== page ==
The vanguard party must recognize that, at any given point it does not have absolute truth--in the general sense that there is always more to be learned, or even just in the sense that no one, including communists, can avoid making mistakes. But, along with that, the very need for the vanguard party to determine priorities and to concentrate its attention and energies on certain decisive questions and struggles at any given time means that there are bound to be things in society, including some important things, which the vanguard party is not able to focus on, perhaps not even aware of or only dimly aware of.
Both in the struggle for the seizure of power and afterwards in socialist society, there will be ways in which we are, in a certain sense, so absorbed in the particular priorities and concentrations of struggle that we are taking up, that certain other aspects of society may not be as clear or as immediately apparent to us as they may to other forces in society who are not so absorbed in the major struggles that we are engaged in and who do not have the same responsibility for the overall direction of society. This happens today and it will happen all throughout the struggle in building for and carrying out the seizure of power and even afterward under the dictatorship of the proletariat.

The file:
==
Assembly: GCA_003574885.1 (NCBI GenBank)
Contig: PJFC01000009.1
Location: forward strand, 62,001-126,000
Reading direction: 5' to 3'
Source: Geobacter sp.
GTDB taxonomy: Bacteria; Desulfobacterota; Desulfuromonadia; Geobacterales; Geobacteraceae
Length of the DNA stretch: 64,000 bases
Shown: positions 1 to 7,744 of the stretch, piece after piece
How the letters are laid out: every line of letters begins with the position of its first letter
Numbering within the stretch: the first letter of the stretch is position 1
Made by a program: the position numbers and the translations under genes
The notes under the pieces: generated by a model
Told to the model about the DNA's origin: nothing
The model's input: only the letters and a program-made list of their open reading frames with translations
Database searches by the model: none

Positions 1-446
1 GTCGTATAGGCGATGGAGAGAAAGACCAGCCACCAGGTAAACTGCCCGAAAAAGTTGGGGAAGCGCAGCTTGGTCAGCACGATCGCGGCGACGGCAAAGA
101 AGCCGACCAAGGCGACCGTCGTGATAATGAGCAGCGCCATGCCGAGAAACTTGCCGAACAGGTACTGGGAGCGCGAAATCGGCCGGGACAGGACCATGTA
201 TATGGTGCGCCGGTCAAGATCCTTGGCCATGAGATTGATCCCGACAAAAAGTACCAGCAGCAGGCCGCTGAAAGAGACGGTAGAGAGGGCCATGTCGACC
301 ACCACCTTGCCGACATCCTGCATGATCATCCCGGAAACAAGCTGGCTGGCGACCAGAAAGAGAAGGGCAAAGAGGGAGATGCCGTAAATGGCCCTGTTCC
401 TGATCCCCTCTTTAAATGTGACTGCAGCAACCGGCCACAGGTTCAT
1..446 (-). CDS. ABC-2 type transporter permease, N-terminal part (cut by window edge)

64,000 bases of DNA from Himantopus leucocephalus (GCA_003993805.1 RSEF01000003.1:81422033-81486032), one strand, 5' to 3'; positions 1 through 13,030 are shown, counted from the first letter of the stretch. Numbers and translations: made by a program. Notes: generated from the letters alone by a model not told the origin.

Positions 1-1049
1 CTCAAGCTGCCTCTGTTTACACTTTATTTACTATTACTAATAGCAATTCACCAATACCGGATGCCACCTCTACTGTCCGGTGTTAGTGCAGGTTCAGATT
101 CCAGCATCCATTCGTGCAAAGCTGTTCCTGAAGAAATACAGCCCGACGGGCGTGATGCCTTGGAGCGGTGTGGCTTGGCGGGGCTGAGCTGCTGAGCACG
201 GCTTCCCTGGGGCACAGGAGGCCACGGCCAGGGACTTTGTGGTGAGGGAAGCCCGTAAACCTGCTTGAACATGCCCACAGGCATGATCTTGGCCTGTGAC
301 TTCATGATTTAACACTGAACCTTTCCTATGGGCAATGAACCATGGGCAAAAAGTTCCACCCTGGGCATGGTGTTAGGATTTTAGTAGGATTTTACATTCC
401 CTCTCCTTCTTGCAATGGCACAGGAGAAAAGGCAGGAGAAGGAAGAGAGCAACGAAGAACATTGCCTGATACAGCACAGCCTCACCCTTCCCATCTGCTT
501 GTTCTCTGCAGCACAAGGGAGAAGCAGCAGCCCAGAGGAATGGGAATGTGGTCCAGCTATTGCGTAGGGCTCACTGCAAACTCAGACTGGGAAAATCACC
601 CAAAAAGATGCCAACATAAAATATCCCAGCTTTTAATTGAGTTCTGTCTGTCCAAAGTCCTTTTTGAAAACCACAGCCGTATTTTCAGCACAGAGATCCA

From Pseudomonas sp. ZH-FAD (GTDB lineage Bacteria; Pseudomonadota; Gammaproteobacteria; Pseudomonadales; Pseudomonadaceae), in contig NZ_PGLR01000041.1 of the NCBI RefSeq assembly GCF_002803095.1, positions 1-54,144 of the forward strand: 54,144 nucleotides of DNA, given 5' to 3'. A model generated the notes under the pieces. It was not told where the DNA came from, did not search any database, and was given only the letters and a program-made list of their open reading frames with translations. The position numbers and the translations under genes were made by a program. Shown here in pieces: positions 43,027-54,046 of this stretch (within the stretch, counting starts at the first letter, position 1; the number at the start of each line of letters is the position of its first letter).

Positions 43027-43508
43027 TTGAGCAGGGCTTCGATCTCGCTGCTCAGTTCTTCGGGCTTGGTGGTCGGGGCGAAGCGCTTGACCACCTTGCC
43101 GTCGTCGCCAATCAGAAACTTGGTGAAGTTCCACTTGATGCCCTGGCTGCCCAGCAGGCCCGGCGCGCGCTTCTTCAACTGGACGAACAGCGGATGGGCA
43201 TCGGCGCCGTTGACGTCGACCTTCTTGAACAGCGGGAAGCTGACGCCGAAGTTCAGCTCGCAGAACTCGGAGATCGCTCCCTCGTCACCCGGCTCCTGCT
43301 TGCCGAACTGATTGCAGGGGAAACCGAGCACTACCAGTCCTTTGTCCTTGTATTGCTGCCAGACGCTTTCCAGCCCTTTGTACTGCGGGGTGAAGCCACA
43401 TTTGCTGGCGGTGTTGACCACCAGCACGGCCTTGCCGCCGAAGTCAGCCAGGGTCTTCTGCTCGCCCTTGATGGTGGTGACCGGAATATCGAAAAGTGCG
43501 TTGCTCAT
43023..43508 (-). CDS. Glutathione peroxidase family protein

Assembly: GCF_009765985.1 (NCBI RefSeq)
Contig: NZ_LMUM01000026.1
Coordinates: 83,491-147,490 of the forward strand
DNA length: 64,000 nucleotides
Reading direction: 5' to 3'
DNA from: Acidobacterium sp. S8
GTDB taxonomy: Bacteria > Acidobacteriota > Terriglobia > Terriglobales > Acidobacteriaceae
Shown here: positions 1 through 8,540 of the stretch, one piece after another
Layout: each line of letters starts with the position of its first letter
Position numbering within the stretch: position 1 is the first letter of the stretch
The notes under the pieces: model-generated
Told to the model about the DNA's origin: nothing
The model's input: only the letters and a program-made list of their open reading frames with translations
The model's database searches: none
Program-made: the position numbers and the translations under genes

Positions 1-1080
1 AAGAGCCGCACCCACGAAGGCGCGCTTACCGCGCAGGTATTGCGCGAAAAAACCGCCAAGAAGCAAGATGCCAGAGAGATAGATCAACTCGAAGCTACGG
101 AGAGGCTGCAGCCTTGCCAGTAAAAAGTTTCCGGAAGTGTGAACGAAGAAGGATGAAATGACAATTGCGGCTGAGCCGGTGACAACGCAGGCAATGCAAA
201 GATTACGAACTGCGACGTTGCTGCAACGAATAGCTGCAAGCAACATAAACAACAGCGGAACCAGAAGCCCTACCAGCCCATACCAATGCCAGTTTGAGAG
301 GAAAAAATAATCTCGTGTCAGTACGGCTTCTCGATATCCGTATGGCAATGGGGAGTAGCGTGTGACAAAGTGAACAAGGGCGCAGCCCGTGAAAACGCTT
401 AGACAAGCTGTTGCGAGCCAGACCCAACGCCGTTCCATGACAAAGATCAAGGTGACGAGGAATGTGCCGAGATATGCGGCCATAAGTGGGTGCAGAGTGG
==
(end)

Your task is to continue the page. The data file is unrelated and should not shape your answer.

The important thing again is, as Mao said, to be good at learning. The important thing is to have the necessary orientation and methodology to be able to critically assimilate and correctly synthesize things that other people raise, including their criticisms, and make this serve the overall cause of advancing the proletarian revolution not just in the particular country but worldwide.